There are two camps when it comes to EK owners - those that prefer the 96-98 front end, and those that prefer the 99-00. The 96-98 front end is boxier and the headlights have a distinct bulge on the turn signal portion. The grille is smaller and everything seems more square about it. The 99-00 is more sleek (doubtful if it actually has aerodynamic benefits) with more sharply raked headlights and a much larger grille opening. All world market 99 Civic front ends are the same with the exception of the Civic Type R and Civic Si (Canadian SiR) grille having no (or a removable) emblem on the mesh insert. Every continent other than North America got a specific "SiR" style front end for the 96spec that included bumper mouldings - think body side mouldings but on the bumper. Same size, same placement.
Take them or leave them, sometimes your stuck with them. That is unless you are one of the many 96-98 owners who want the fresh look of the 99-00 front end. Detailed below are the parts necessary and pictures regarding the 96-98 core support modification ONLY. I am going to assume that if you are trying this on your own you already know how to dismount and remount the required body pieces.
Required 1999-2000 Parts:
All the following parts to be installed HAVE TO be from a 99-00 Civic:
- Headlights (yes, both)
Yes, in fact you have to change EVERYTING about the front end. The core support tabs that hold the inner flaps of the bumper cover (the two outermost grille-type clips) are too wide to accept the 99-00 bumper as a direct fit. Some people have changed the entire core support while others have just cut the mounting pieces off the new bumper. I prefer something in between that allows you to keep all the mounting points but doesn't require extensive work.
10mm socket and ratchet
Phillips head screwdriver
Dremel with cutting wheel(s)
Safety goggles - don't fuck around here!
Touch Up paint- I'm dead serous here
After you dissassemble the front end (removing all the above listed pieces from your 1996-1998 Civic), get ready to do some cutting. All of the cuts were made with a simple Dremel tool and took less than a half hour to plot out and cut. I did this without any previous experience and no solid input on where/what to do. For reference, all of the pictures are from the driver's side and should be reversed for the passenger side.
The first incision was from the front going back to the OUTSIDE of the original mounting hole. Not too far from the hole, it was cut so it just missed going through it. If you are weary about messing this up, make your first cut go through the hole so you can do this slowly and keep checking for the proper clearance. My cut came all the way back to the lip - where the top of the core support goes over the bumper mounting bracket.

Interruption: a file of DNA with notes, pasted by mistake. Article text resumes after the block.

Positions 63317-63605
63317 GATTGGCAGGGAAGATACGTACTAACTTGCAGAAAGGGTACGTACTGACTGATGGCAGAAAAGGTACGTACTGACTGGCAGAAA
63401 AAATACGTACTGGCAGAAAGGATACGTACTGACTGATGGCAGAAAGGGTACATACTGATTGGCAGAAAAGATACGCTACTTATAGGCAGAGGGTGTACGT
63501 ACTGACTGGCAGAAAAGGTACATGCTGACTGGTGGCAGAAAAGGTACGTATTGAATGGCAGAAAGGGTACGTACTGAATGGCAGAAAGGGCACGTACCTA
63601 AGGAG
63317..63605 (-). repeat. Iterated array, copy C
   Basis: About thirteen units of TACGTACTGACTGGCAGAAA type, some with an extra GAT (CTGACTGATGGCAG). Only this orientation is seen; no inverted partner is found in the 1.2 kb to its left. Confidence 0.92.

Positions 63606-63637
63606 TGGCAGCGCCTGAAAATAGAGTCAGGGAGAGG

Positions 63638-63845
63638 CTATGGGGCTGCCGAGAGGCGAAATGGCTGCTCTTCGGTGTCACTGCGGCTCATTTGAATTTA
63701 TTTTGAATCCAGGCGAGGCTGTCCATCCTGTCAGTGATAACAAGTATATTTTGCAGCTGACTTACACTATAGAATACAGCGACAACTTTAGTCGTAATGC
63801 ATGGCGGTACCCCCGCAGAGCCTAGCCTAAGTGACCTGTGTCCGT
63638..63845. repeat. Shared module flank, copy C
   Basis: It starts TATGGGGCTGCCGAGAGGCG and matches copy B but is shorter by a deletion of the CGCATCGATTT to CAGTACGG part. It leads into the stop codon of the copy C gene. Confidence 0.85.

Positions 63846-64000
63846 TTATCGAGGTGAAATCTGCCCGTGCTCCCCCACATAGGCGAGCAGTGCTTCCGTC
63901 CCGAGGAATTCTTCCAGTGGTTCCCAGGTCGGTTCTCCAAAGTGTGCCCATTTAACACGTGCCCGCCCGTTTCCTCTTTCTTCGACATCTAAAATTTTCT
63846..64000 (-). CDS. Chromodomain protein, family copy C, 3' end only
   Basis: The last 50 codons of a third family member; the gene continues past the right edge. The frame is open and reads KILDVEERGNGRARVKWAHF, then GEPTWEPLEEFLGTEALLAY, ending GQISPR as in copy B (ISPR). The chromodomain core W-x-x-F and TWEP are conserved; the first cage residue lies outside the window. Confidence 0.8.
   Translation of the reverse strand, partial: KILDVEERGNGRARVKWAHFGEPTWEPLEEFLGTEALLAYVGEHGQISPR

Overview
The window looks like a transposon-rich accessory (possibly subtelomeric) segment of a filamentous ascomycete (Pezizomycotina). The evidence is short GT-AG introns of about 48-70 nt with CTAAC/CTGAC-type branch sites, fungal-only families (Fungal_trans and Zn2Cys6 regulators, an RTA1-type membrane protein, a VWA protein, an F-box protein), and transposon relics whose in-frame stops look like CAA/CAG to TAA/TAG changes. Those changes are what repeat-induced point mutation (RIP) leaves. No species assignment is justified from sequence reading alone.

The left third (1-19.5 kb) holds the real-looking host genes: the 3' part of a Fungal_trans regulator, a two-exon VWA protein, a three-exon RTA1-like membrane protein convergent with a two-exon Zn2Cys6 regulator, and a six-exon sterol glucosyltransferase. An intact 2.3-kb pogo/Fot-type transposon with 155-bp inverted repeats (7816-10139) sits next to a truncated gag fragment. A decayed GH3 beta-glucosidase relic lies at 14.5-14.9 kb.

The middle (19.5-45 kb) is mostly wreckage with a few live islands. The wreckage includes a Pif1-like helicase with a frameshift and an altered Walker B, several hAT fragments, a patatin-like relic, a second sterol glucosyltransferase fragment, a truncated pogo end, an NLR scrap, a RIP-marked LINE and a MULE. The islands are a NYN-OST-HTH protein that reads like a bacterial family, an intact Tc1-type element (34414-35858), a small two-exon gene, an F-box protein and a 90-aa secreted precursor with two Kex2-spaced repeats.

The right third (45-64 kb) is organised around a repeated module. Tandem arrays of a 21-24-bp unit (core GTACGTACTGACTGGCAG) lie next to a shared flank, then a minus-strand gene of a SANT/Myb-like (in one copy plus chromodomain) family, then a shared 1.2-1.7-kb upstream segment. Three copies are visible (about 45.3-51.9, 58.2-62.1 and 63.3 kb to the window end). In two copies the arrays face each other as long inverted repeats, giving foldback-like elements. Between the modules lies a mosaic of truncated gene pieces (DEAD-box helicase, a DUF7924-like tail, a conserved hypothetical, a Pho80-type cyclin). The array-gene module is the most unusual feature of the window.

After that, I made another incision on the inner portion of the bumper mounting bracket. It came back as far as the first cut went, then it was a matter of cutting a straight line between the ends. Effectively, your cutting off the inner portion of the bracket.
When all is said and done, these are the sizes of the cut-off pieces. Three quick and easy cuts on each side and you're almost home free:
With the 99-00 bumper ready to go on, a final test fit. You can see that the inner portion of the bumper sweeps back and the old wider bracket interfers with it. Remember, the 99-00 grille is wider than the 96-98. The older style bumper had a lot more room thanks to the smaller grille.
And once you are satisfied with the positioning and fitment of the new bumper, mark the center of the hole and remove the bumper. Drill the marks you just made large enough to accept the bumper and grille clips, but be careful you don't have to go too big. The bracket is much thinner than it was before so you don't want to go crazy and drill out more than you need to. Once you are satisfied that the hole is large enough for the clip, grab your touch up paint.
The final step of actually coating your cut and drilled edges is often an overlooked detail. Do the job right and you won't have to worry about exposed metal and future rust spots. Everyone should have some touch up paint around - it's only $5 and all factory colors are still available. Hell, I don't have an original factory color but I still bought some touch up paint so no excuses! If you are going to do the conversion and get your car painted, I recommend lining up the conversion FIRST and modifying the core support so the body shop paints AFTER you have cut and drilled.
When everything is done, it should come out loooking something like this:
I recommend only using OE body panels when doing this conversion as I have seen some aftermarket OE-style replacements that don't fit at all. With the right panels, everything will line up as it should from the factory. Since we don't live in a perfect world, if you want to get rid of the small amount of bumper to fender gap under the headlights (this goes for both front end styles) replace that aweful screw and grommet set up with an actual nut and bolt. It's so stupily easy to do but it makes a world of difference. No one ever thinks of it eaither. . . Don't worry, I did it after that picture was taken.